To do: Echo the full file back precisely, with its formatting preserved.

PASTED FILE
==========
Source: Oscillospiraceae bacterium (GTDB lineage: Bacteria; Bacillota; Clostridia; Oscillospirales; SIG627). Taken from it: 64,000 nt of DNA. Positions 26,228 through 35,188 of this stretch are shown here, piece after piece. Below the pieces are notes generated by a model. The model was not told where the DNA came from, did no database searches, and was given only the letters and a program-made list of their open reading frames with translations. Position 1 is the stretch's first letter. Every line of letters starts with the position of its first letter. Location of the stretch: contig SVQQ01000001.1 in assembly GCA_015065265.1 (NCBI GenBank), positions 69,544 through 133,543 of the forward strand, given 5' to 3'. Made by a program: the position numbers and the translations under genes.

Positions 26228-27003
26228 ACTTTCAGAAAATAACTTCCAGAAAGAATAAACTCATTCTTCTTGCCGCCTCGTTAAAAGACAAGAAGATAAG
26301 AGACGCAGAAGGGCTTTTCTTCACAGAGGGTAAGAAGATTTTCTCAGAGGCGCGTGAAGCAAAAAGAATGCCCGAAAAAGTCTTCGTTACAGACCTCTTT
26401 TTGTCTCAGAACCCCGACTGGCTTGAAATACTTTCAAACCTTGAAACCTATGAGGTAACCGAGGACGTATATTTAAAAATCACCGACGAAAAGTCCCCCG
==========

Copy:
Source: Oscillospiraceae bacterium (GTDB lineage: Bacteria; Bacillota; Clostridia; Oscillospirales; SIG627). Taken from it: 64,000 nt of DNA. Positions 26,228 through 35,188 of this stretch are shown here, piece after piece. Below the pieces are notes generated by a model. The model was not told where the DNA came from, did no database searches, and was given only the letters and a program-made list of their open reading frames with translations. Position 1 is the stretch's first letter. Every line of letters starts with the position of its first letter. Location of the stretch: contig SVQQ01000001.1 in assembly GCA_015065265.1 (NCBI GenBank), positions 69,544 through 133,543 of the forward strand, given 5' to 3'. Made by a program: the position numbers and the translations under genes.

Positions 26228-27003
26228 ACTTTCAGAAAATAACTTCCAGAAAGAATAAACTCATTCTTCTTGCCGCCTCGTTAAAAGACAAGAAGATAAG
26301 AGACGCAGAAGGGCTTTTCTTCACAGAGGGTAAGAAGATTTTCTCAGAGGCGCGTGAAGCAAAAAGAATGCCCGAAAAAGTCTTCGTTACAGACCTCTTT
26401 TTGTCTCAGAACCCCGACTGGCTTGAAATACTTTCAAACCTTGAAACCTATGAGGTAACCGAGGACGTATATTTAAAAATCACCGACGAAAAGTCCCCCG